BACKGROUND: Mobilized peripheral blood stem cells are currently the predominant source of grafts for allogeneic transplantation (allogeneic peripheral blood stem cell transplantation [allo-PBSCT]), although, in comparison with bone marrow, their use is associated with an increased risk of chronic graft-versus-host disease (cGVHD). Attempts to reduce the incidence of cGVHD include the addition of anti-thymocyte globulin (ATG) to the pretransplant conditioning regimen. METHODS: The goal of this retrospective study was to analyze the effect of ATG on allo-PBSCT outcomes for adults with Philadelphia-negative acute lymphoblastic leukemia (Ph-neg ALL). The primary endpoint was survival free from relapse, grade 3 to 4 acute graft-versus-host disease (aGVHD), and cGVHD (ie, graft-versus-host disease–free/relapse-free survival [GRFS]). Nine-hundred twenty-four patients who underwent unmanipulated allo-PBSCT in their first complete remission between 2007 and 2016 were included. ATG was used in 97 of the 494 transplants from matched sibling donors (20%) and in 307 of the 430 transplants from human leukocyte antigen–matched (8 of 8 loci) unrelated donors (71%). RESULTS: The use of ATG was an independent factor for an improved chance of GRFS (hazard ratio [HR], 0.70; P =.0009). Furthermore, it was associated with a reduced risk of both grade 2 to 4 (HR, 0.66; P =.005) and grade 3 to 4 aGVHD (HR, 0.58; P =.03). Similarly, its addition reduced the incidence of both total (HR, 0.45; P < 10−5) and extensive cGVHD (HR, 0.30; P < 10−5) as well as nonrelapse mortality (HR, 0.58; P =.01). No significant effect was found with respect to leukemia-free or overall survival. However, an increased risk of relapse was noted for those who received ATG (HR, 1.40; P =.04). CONCLUSIONS: Patients with Ph-neg ALL treated with allo-PBSCT benefit from the use of ATG in terms of improved GRFS. Its use may, therefore, be considered in this setting. Cancer 2018;124:2523-33.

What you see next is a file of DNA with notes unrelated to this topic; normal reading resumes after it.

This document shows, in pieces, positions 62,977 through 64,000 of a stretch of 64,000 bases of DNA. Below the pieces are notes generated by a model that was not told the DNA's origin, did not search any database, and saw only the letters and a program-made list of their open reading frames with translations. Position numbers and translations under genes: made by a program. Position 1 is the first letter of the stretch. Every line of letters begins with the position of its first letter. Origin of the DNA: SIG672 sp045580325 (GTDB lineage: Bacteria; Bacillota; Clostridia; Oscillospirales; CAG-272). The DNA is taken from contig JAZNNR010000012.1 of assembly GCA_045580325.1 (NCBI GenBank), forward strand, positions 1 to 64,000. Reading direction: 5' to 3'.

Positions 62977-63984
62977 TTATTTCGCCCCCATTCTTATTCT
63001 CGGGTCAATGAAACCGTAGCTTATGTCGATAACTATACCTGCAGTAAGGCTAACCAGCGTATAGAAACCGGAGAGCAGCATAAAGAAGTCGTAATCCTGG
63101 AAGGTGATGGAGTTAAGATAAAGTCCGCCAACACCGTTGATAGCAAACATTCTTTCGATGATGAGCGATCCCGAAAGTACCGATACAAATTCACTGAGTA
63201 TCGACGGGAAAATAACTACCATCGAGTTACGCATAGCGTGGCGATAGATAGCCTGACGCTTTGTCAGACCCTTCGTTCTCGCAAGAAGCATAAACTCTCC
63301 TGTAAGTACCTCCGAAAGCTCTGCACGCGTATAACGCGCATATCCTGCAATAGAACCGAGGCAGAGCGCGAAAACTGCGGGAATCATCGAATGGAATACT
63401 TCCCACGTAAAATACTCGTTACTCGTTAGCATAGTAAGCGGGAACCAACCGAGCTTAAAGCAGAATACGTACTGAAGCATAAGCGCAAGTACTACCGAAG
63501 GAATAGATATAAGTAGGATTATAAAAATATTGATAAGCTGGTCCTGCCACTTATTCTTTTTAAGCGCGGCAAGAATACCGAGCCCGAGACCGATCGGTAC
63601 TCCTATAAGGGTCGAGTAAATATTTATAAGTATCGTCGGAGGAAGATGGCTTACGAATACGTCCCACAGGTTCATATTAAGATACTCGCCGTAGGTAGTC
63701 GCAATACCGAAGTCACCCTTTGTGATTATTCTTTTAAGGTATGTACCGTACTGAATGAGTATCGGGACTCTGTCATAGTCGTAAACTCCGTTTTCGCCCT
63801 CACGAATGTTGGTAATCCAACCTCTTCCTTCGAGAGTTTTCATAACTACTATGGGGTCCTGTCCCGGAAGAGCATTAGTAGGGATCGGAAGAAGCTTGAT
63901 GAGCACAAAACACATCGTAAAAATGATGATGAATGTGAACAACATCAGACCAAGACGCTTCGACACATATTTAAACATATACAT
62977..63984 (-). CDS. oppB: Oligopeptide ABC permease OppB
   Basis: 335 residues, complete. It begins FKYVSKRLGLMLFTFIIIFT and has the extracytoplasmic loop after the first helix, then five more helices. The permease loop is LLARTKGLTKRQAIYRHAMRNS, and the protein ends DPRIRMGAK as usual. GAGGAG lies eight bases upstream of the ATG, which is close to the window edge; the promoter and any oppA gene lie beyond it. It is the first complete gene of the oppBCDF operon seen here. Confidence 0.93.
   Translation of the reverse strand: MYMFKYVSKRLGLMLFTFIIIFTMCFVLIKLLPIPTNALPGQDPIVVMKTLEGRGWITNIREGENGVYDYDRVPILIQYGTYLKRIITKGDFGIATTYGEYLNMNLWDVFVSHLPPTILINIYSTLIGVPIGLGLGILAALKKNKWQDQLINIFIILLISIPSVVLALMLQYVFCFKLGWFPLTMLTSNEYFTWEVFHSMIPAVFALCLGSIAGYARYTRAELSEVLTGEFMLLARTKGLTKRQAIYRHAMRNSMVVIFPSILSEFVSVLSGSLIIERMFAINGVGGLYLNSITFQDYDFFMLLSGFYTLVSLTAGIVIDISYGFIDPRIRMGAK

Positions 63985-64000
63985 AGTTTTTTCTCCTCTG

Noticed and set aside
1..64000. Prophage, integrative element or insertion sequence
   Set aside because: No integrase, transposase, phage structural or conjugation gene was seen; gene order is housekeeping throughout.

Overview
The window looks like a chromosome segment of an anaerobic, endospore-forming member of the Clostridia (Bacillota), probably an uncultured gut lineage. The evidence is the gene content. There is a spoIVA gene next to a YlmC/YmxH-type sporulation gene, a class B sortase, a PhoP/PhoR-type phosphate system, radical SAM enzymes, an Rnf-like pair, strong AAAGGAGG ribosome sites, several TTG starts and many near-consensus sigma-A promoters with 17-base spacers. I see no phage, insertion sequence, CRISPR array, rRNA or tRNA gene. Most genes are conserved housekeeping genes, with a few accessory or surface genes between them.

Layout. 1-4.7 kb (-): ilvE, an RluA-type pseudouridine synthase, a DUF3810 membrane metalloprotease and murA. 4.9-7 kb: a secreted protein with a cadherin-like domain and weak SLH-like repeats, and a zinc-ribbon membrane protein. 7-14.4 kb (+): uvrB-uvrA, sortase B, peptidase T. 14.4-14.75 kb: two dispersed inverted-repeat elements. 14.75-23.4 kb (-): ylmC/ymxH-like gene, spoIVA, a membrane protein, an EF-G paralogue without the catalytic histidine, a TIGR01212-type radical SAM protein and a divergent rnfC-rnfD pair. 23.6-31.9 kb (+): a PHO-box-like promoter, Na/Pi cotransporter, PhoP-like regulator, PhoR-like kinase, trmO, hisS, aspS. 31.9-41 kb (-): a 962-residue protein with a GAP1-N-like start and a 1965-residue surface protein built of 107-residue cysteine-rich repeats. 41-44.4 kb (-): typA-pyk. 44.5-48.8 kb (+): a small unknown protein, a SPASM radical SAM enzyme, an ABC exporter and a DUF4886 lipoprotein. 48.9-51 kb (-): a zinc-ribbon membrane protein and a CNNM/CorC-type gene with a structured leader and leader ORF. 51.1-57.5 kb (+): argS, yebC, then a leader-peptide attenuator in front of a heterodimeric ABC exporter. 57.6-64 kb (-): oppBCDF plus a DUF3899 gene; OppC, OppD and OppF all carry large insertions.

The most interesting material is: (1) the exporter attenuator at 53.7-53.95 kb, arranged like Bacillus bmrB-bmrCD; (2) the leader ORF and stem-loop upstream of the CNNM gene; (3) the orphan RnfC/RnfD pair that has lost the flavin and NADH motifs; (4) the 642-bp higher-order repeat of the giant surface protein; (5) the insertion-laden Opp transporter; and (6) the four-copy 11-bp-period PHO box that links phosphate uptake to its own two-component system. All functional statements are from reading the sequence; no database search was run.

- adult acute lymphoblastic leukemia
- anti-thymocyte globulin (ATG)
- graft-versus-host disease
- stem cell transplantation